The decision of whether to inform others of your Wiccanhood must be a personal one. However, I’ll give you a bit of advice: many people simply don’t care what you believe or who you invoke. They have no interest in the subject.

Some Wiccans decide to tell the world that they’re Wiccans (or “Witches”) purely for shock value, to attract attention, make money, and to gratify their egos. This is the worst reason for revealing your religion to others.

Magical Secrecy

Virtually everything said above also pertains to the practice of magic, but other factors are pertinent only to this subject. Magic, as the projection of natural energies to manifest needed changes, is a vital part of Wicca. Within the circle we send energy to our planet, assist in healing the sick, protect ourselves, draw love into our lives, and plant the seeds for many changes.

Magic can be a daily activity. Many Wiccans practice folk magic—the creation of charms and enchanted herbal mixtures as well as the use of stones and other natural, energy-filled objects to create needed change. These changes may be minor or, at times, quite major. Folk magic usually isn’t practiced inside the circle itself. This section will discuss secrecy for both ritual and folk magic.

It’s commonly believed that secrecy is absolutely essential for successful magic. Don’t speak of your magical workings, we’re told. Don’t tell your friends of your interest in magic, let alone discuss the candle ritual that you performed last night. Be still, we’re told. Talk not. Let the power cook.

A few reasons are given for this magical secrecy. Some say that speaking of your magical operations disperses the energies that you’ve put into them. Others state that nonmagicians who hear of your rituals will, by simply disbelieving in magic, unconsciously send energies that will block your spell’s manifestation. A few Wiccans will state that secrecy about one’s magical proclivities was once a necessity for saving one’s neck. (This is certainly true.) For some, secrecy heightens the mysterious quality of magic. Others give no reason, but simply repeat the old code: “Be silent.”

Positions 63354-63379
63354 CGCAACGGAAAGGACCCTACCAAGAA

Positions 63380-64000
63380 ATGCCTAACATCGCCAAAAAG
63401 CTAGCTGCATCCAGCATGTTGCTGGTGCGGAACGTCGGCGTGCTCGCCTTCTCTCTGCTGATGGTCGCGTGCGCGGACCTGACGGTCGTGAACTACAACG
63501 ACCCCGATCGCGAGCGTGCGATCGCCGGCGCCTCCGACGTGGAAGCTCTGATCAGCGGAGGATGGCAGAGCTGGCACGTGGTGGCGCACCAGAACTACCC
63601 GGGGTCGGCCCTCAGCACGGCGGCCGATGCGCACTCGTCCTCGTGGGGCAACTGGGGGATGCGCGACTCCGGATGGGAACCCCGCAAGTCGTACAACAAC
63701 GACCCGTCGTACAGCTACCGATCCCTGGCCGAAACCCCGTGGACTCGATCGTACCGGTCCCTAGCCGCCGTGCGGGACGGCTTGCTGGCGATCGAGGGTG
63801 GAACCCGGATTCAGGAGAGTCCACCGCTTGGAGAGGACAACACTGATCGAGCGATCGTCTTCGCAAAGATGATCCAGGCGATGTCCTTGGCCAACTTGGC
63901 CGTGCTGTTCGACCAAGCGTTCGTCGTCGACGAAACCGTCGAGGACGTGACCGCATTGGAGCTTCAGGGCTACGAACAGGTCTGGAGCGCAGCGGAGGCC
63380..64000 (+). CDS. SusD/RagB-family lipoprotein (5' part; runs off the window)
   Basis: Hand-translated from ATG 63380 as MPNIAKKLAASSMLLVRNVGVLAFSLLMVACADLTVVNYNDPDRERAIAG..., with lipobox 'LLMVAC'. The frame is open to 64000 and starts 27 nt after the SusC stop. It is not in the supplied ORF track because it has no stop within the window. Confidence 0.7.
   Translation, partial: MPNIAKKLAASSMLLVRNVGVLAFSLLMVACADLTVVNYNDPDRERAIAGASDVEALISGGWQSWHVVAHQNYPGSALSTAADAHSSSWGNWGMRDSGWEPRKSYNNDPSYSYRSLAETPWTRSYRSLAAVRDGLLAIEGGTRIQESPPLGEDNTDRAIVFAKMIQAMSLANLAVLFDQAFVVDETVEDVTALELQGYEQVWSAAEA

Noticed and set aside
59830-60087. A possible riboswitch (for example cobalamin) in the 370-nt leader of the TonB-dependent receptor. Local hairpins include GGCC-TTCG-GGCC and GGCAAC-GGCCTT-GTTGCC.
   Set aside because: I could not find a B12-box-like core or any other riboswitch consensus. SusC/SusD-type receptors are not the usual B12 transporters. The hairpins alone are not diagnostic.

Is this superstition? Perhaps. Magic is still a somewhat uncertain practice. After all, we’re using energies that even physicists haven’t yet been able to locate or identify. We may have seen the effectiveness of our magical rituals. We may have even told a few close friends about these rituals prior to their manifestations, with no ill effects. But soon, the secrecy issue could creep back into our consciousness.

“Should I talk about these things?” some will ask. “After all, that book stated that loose lips sink spells. A Wiccan I know does rituals all the time, but she only tells me about them after they’ve taken effect. And I’m sure that there are lots of Wiccans who never breathe a word about their magical rites.”

Doubt soon clouds the solitary Wiccan’s mind. Soon, she or he makes no mention of magic to others, even others of like mind. Secrecy has once again been conferred on the process.

This is unfortunate and unnecessary. True magic is limitless. Speaking of a ritual to others doesn’t disperse its energies. On the contrary, it gives you another opportunity to quickly send more power toward your magical goal.